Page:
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Montenegro to Vote on Independence


Montenegro decides Sunday whether to seal the final breakup of the former Yugoslavia's six republics, when it votes in a referendum on severing its remaining links with Serbia.

Shouting "Yugoslavia" at a pre-vote rally, supporters of the pro-Serb Socialist opposition encouraged Montenegrins to vote against independence in Sunday's referendum.

The most recent opinion polls, taken last month, showed about 56 percent in favor of independence.

However, under European Union guidelines, the referendum could be declared invalid, if less than 55 percent of the voters choose independence.

In a television interview, Prime Minister Milo Djukanovic, who favors independence, suggested that an invalid referendum, or a massive no vote, would force his tiny republic to remain in what he considers an uncomfortable arrangement as the junior partner in a loose federation with Serbia. He spoke through an interpreter.

"Because, the current arrangement has proved not to work. Montenegro during the ongoing transition period has been Serbia's hostage," he said. "The Serbian government was not willing to respect its international engagements for instance. As you know, the Serbian government has refused to collaborate with the international tribunal in The Hague. Serbia and Montenegro have both suffered in their European ambitions. The logical conclusion is that Montenegro has suffered the consequences for something for which it was not responsible."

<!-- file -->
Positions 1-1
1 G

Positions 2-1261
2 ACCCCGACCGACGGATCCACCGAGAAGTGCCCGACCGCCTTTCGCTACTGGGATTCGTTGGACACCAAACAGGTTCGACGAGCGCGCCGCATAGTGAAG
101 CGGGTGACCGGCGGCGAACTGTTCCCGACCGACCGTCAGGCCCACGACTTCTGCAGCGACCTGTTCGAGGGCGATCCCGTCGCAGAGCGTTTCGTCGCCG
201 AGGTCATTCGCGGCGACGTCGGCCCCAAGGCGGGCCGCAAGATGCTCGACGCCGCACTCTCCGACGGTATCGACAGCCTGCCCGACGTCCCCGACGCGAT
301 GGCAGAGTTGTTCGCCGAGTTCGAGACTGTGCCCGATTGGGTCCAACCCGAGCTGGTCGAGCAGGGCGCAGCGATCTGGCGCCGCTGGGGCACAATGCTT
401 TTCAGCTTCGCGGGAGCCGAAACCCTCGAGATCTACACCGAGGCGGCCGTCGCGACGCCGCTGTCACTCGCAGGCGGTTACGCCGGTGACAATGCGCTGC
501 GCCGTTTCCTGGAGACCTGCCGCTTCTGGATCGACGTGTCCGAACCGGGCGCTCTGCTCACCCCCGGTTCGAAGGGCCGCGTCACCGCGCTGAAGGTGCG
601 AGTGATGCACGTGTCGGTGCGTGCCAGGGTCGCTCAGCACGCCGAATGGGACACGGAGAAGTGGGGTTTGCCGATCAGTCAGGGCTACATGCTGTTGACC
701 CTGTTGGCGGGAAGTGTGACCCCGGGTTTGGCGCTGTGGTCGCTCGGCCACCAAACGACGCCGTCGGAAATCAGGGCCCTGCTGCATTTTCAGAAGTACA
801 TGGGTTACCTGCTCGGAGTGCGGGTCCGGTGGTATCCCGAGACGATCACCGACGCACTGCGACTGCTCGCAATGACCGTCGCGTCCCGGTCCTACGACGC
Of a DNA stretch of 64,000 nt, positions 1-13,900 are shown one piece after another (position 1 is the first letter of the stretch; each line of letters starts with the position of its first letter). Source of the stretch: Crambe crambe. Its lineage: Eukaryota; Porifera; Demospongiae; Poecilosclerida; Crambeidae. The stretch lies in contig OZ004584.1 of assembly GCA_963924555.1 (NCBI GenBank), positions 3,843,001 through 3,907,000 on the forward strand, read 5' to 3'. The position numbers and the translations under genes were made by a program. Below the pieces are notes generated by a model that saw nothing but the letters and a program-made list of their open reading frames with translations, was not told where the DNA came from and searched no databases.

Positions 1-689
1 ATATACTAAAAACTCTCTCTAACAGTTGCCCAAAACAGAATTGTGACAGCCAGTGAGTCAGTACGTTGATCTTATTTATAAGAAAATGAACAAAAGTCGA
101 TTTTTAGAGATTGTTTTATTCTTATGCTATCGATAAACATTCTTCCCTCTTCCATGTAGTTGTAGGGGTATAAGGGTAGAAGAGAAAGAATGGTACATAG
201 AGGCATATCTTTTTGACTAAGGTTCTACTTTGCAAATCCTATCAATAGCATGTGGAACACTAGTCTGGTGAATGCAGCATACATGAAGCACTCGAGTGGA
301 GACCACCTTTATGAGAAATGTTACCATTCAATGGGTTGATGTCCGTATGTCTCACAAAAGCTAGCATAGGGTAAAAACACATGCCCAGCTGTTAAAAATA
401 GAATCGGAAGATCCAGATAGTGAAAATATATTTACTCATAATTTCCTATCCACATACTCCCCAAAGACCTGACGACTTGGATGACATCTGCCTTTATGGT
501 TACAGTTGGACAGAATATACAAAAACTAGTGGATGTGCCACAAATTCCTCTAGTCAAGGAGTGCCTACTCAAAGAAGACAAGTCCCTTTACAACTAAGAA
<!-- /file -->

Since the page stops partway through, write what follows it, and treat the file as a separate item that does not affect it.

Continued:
The federation of Serbia and Montenegro was created three years ago as the successor to what was left of former Yugoslavia, following its violent breakup.

Opponents of independence, say tiny Montenegro, with a population of 620,000, is too small to be viable as an independent state.

Observers and analysts are concerned about the possible consequences of an indecisive result, in which more than half the voters, but less than the needed 55 percent, vote for independence. That would leave Montenegro in a "gray zone," with a majority favoring independence, but not enough to secede.

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